Tuesday, April 24, 2018

Ode to Coffee Shop Writing {part one}

via Pixabay--not a representation of coffee shops discussed below
If you come to my little corner of the earth, I'll take you on a coffee shop tour and we can write together. These are shops sweet friends have introduced me to, and all of them hold beloved memories, thanks to them.

{the modern place}
Just up the street from a donut shop and an antique store, you'll find a little coffee place tucked in a row of shops. On a sunny day, broad windows let a welcome tide of sunlight pour over wood-topped tables. Your wallet will come out a little lighter price-wise. But in exchange, you'll receive a thick ceramic cup with a beautiful black finish, filled with something creamy and nice. It's one of those mugs you'd cradle in your hands in a classic Instagram coffee snap; a mug full of simple cocoa, with latte hearts drawn in the foam. So full, in fact, that you do one of those slow walks back to the table, trying to keep it from sloshing.

My favorite part about this coffee shop is the little, raised seating area--the couple of tables and a sofa in their own railed corner, where you have to walk up a step to get to them. Every once in a while you can look up for a perfect view of the other customers. Someone else working on their laptop. A son and his elderly mother enjoying a visit at a window table. While the sun shines in, this coffee shop offers a grand place to think and work. A grand place for typing on a laptop. A grand place to plug in the headphones and listen to Hugh Jackman singing "A Million Dreams" on repeat. It's the perfect spot to chase your ambitions in introverted solitude.


{the bookstore beanery}
Another favorite coffee shop is not really a coffee shop at all. It's a cafe tucked into a bookshop. These tables are white-topped with bright orange and green seats. Posters by the gray-walled ordering counter offer suggestions from three authors for various drink and snack combinations. Here you can order a lovely latte: Paris tea by Harney and Sons coupled with raspberry syrup. Or, if you'd rather, you can buy tea for a dollarish and take a steamy warm disposable cup back to your table.

Perhaps it is the air inside the bookshop, or perhaps it is being away from cozy armchairs at home. Whatever the reason, I always seem to find a special ability to concentrate here. This beanery found me in company with The Afters' joyous lyrics while accepting editor changes like crazy on War of Loyalties last fall. An added perk: when you need a break, there's a dangerous break to be had browsing through bookshelves of mark-down, used, or new books. It's an easy place to reward yourself for hitting an editing goal--or even just to grab a quick drink to keep you fueled along the writing way.

{the antique bank}
If you really want atmosphere, my favorite place is a little coffee shop squished between other shops in a rather old part of town. Just past a Little Caesar's pizza, you'll find a made-over bank building. The windows are small; the walls are dark, plastered with artwork ranging from vintage to weird, and if you look up, the copper ceiling tiles offer a delightful aesthetic. If you're lucky, you'll get a table for two along the wall with a green-topped desk light. If you're not, you'll have to content yourself with a table in the middle, watching like a hawk for a wall plug to open up. Sustenance for a precious laptop is always a key concern. Here you'll have slim working space in the busy midst of all sorts of people--lone college students staring into laptop screens. A man and woman on a date. A group of college students discussing faith. Outside, you might even find a game of Monopoly in progress on a summer night at the sidewalk tables.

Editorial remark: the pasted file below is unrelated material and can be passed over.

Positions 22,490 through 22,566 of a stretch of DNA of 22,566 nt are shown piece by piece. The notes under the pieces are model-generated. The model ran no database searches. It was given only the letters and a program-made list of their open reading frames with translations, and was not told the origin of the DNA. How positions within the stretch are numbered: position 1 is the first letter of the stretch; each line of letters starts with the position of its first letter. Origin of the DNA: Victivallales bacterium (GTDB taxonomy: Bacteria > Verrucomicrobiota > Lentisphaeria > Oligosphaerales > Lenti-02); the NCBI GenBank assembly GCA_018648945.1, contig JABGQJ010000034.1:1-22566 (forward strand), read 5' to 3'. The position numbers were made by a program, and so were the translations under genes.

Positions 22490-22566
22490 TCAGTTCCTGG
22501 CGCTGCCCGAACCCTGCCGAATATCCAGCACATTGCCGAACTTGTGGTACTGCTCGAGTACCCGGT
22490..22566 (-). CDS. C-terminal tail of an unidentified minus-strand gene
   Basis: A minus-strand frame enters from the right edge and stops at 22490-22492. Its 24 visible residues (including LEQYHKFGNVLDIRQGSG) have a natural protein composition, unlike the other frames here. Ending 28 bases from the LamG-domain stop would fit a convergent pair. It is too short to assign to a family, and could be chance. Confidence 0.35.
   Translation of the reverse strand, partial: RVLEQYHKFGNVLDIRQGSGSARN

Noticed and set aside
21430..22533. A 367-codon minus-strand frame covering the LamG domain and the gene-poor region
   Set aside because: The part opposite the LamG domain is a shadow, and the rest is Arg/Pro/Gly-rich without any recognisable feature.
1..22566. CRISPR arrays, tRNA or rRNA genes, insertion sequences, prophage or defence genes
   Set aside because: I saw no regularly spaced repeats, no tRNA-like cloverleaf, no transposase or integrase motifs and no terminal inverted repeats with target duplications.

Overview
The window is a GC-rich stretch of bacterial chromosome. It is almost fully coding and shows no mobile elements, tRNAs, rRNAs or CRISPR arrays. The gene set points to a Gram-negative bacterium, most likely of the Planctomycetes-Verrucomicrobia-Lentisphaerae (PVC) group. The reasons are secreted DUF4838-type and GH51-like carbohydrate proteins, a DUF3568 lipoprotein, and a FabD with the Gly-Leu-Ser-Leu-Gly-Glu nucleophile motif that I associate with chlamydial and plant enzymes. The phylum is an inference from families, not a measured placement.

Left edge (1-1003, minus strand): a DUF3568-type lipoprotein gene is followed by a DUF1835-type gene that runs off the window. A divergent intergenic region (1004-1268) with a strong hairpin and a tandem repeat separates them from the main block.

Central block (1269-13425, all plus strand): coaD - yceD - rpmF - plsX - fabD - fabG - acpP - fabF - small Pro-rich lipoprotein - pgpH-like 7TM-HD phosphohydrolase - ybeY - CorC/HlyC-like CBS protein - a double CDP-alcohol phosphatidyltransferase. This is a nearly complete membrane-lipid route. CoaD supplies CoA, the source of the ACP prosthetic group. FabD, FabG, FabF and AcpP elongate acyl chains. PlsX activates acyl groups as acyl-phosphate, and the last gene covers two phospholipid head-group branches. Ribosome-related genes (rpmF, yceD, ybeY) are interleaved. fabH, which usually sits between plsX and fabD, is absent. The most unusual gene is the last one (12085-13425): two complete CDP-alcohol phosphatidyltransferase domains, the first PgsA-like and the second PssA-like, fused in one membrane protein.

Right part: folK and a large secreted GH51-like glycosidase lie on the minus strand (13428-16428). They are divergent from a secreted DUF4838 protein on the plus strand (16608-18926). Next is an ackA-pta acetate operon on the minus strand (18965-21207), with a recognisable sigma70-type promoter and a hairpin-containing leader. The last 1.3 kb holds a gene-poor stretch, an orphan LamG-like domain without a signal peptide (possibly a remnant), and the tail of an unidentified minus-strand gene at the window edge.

Here you can get any drink you want at the counter. But beware. Up on the shelf with the syrups, there's a golden urn with a placard bearing the inscription "Ashes of Difficult Customers." As long as you're not difficult, you'll be quite all right. Here you can order brownies or lemon poppyseed scones; French sodas with a multiplicity of flavor options; boba tea (I haven't tried that yet); or something tasty from a long list of lattes. Here you'll find chai lattes hot and sweet, or a quick packet of tea if you're on a budget. And when you've chosen (it can take a long time to choose) you take your disposable coffee cup back to a green-topped table. In company with your drink, you can write by hand in a notebook or hang out with Scrivener and a playlist. Or perhaps, best of all, sit and chat with a friend to fill your creative well.

There are more coffee shop experiences to chronicle in another blog post. But these three places, which have seen editing and dreaming, conversations and happy days, are the places we'll go when we have a writing vacation sometime.

Saturday, April 21, 2018

Winter in April {seeking Allah, finding Jesus}

via Pixabay
Last Sunday morning an April storm came through the Great Lakes area, icing over the roads and canceling most of the morning services. There's something all the more relaxing about getting up late on a Sunday morning, and instead of dressing up and scurrying around, seeing everyone just laying around with blankets and cozy talk. The whole day turned into blankets and cozy talk--sis and I cuddled up on the couch while we all watched a live stream sermon. Then there were Sunday nap comas. Then there were three episodes of the Great British Baking show. (Normally two is our high water mark, but we had a library due date and less free evening time that week.)